Hawaii's botanical history is expanded

Apr 21, 2008

Smithsonian Institution scientists say one of Hawaii's most dominant plants, Metrosideros, has existed on the islands much longer than previously believed.

The researchers, who said their finding might rewrite Hawaii's botanical history, noted Metrosideros, commonly called "ohi'a" in the Hawaiian Islands, has puzzled researchers for years. Although previously thought to be a newcomer to the islands, the plants are well integrated into Hawaii's ecosystems.

However, scientists from the Smithsonian's National Museum of Natural History and the Smithsonian's National Zoo have now used molecular research to show Metrosideros might have colonized the islands soon after they formed.

If the finding is accurate, the plants would have played an important role in shaping Hawaii's ecology from the beginning, the scientists said. Knowing when Metrosideros dispersed and colonized the islands will give scientists a better understanding of how and when the fauna that rely on them evolved.

"What we are finding," said Scott Miller, a Smithsonian scientist working on the project, "is a distinct geographical pattern that supports a hypothesis that these plants colonized the Hawaiian Islands sequentially as they formed."

This could prove that Metrosideros played a far more important role in Hawaii's ecology than once thought, he said.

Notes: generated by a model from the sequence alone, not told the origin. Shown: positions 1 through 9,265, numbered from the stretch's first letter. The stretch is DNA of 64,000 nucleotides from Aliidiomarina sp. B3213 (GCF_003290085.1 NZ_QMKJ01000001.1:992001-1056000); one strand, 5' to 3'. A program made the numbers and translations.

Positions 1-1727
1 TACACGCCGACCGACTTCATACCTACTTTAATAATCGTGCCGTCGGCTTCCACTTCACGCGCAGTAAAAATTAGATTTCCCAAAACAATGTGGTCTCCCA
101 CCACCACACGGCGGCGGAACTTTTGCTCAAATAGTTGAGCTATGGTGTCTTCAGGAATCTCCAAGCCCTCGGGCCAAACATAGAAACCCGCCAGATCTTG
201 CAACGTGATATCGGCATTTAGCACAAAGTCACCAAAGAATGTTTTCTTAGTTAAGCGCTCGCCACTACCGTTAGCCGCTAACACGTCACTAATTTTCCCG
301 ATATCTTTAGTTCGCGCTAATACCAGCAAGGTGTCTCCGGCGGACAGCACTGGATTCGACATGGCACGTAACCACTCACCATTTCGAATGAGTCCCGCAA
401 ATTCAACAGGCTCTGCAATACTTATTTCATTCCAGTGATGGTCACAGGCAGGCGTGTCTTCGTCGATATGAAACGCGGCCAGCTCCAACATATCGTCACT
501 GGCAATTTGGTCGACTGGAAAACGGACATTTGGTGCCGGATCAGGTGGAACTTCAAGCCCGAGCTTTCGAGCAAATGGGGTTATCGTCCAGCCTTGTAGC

Copyright 2008 by United Press International

Explore further: New planthopper species found in southern Spain

add to favorites email to friend print save as pdf

Related Stories

Invading trees put rainforests at risk

Mar 03, 2008

To the list of threats to tropical rainforests you can add a new one — trees. It might seem that for a rainforest the more trees the merrier, but a new study by scientists at the Carnegie Institution warns ...

Recommended for you

New planthopper species found in southern Spain

2 hours ago

Not much is known about the the genus of planthopper known as Conosimus, which now includes six species after a new one was recently discovered in the southern part of the Iberian Peninsula in the Spanish ...

Seals forage at offshore wind farms

15 hours ago

By using sophisticated GPS tracking to monitor seals' every movement, researchers have shown for the first time that some individuals are repeatedly drawn to offshore wind farms and pipelines. Those man-made ...

User comments : 0